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Meditation on Pentecost

The readings for Sunday, May 20, 2018, Pentecost: First Reading: Acts 2:1-21 First Reading (Alt.): Ezekiel 37:1-14 Psalm: Psalm 104:25-35, 3...

Wednesday, September 15, 2010

Loving God with Your Body: Q&A with Mary Cay Oyler

Mary Cay Oyler, manager of Wellness Education and Nutrition Programs at the Church Health Center in Memphis, Tenn., talked with HopeandHealing.org about the role faith can play in personal health. Ms. Oyler holds a degree in Education with a concentration in Fitness Management and has worked in different capacities of wellness including, commercial fitness, hospital prevention and wellness and community programming. She belongs to Our Lady of Perpetual Help Catholic Church in Germantown, Tenn.

How is being a healthy person connected to being a faithful person or vice versa?

Taking care of the body God gave you is very important. A lot of times -- aesthetically -- we think our body might not look the way we want. But we have wonderful, magnificent bodies that God has given us that we can do wonderful things with. When we take care of that body, we feel healthy and strong. Our body works for us. We’re able to get more done and to serve God for our purpose of being here. You can’t separate the body and spirit. Our physical side affects our spiritual side and mental side, too.

We hear a lot about people using food, alcohol, or other unhealthy behaviors as a way to cope. I relate that to worshipping false gods. When we turn to unhealthy things to deal with our emotions or stress, it’s like honoring a false god. We’re all broken in some respect. We need to cope by praying, by practicing healthy behaviors, and by taking a day of rest when we need it. God even took a day of rest. We are taking care of God-given bodies by getting the sleep that we need, by eating in moderation, and by exercising.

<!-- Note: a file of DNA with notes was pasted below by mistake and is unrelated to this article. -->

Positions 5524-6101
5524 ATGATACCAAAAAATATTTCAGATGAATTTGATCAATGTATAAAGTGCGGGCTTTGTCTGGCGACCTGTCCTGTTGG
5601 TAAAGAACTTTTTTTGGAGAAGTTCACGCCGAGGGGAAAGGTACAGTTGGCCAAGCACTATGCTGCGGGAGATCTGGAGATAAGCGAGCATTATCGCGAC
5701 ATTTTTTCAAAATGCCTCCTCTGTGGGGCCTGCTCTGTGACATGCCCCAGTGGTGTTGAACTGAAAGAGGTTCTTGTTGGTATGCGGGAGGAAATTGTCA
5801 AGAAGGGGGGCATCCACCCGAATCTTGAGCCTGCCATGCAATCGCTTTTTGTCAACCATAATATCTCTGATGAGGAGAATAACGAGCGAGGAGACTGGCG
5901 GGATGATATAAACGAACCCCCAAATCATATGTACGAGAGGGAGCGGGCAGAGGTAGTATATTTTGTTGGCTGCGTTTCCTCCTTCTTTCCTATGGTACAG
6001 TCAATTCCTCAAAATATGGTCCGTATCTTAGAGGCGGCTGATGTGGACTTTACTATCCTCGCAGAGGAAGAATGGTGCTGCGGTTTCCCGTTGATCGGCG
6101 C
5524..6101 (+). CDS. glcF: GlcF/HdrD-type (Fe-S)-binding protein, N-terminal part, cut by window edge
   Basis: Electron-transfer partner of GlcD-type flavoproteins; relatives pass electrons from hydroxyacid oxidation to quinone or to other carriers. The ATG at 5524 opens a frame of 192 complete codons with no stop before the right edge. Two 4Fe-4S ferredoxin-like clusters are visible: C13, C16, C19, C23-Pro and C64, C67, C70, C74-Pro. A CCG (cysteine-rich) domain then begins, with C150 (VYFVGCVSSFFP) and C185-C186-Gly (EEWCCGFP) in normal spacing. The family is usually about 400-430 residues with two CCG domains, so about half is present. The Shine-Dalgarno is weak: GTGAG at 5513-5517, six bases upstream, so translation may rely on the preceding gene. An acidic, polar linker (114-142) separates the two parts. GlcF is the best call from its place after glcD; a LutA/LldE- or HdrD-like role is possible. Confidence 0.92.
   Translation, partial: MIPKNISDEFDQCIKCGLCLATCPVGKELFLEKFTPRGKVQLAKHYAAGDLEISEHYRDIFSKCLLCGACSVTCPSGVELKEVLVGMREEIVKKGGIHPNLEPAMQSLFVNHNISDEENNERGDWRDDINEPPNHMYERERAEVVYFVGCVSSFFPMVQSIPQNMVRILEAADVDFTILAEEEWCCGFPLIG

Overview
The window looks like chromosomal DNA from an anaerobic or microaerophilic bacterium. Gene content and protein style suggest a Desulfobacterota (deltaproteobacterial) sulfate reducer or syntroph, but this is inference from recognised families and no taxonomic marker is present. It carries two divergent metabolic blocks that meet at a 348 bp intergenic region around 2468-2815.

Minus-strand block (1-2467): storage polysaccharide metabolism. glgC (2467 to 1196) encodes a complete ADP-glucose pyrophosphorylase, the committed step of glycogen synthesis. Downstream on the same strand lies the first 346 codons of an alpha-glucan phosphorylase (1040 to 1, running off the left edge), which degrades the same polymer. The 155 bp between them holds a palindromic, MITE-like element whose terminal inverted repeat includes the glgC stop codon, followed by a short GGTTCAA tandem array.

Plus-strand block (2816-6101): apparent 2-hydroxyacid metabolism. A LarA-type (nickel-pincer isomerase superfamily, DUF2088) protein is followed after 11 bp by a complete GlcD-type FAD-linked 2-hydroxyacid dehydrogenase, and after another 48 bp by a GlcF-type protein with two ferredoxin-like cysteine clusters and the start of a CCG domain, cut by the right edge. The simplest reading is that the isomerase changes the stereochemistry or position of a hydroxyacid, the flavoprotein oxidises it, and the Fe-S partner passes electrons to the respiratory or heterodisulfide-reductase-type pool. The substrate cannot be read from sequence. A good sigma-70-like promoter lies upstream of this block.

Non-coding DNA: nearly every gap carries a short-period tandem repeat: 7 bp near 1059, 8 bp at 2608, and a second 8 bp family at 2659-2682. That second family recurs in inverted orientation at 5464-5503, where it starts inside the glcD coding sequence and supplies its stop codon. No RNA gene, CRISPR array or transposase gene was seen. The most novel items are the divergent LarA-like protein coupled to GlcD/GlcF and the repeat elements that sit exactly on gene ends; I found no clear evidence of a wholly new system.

How do you balance inspiring people without making them feel guilty for who they are or for the habits or behaviors that they have acquired?

A lot of times people feel like they are being punished. They think: “I contracted a disease because I’m being punished” or “I have diabetes because I’m being punished.” There’s also the mindset: “If God wants me to be healthy, then God will take care of me.” A lot of people feel that they don’t have a part in the outcome.

In our classes, we often tell the story about a person stranded in a flood. The person goes out on their roof to meet someone on a boat who says, “I’m here to save you.” The person says, “No, God’s going to save me.” Then, someone else comes by on a helicopter and says, “Hop in, we’re lowering the rope, get in,” and the person says, “No, I’m fine. God’s going to save me.” The flood gets higher and goes over the roof. The person dies and goes to heaven. The person asks God why he wasn’t there for them, and he says he was there in a boat and in a helicopter.

In our classes, we try to convey that help is there. But it’s the decision of each individual to practice good health behaviors and make changes and live healthier lives.
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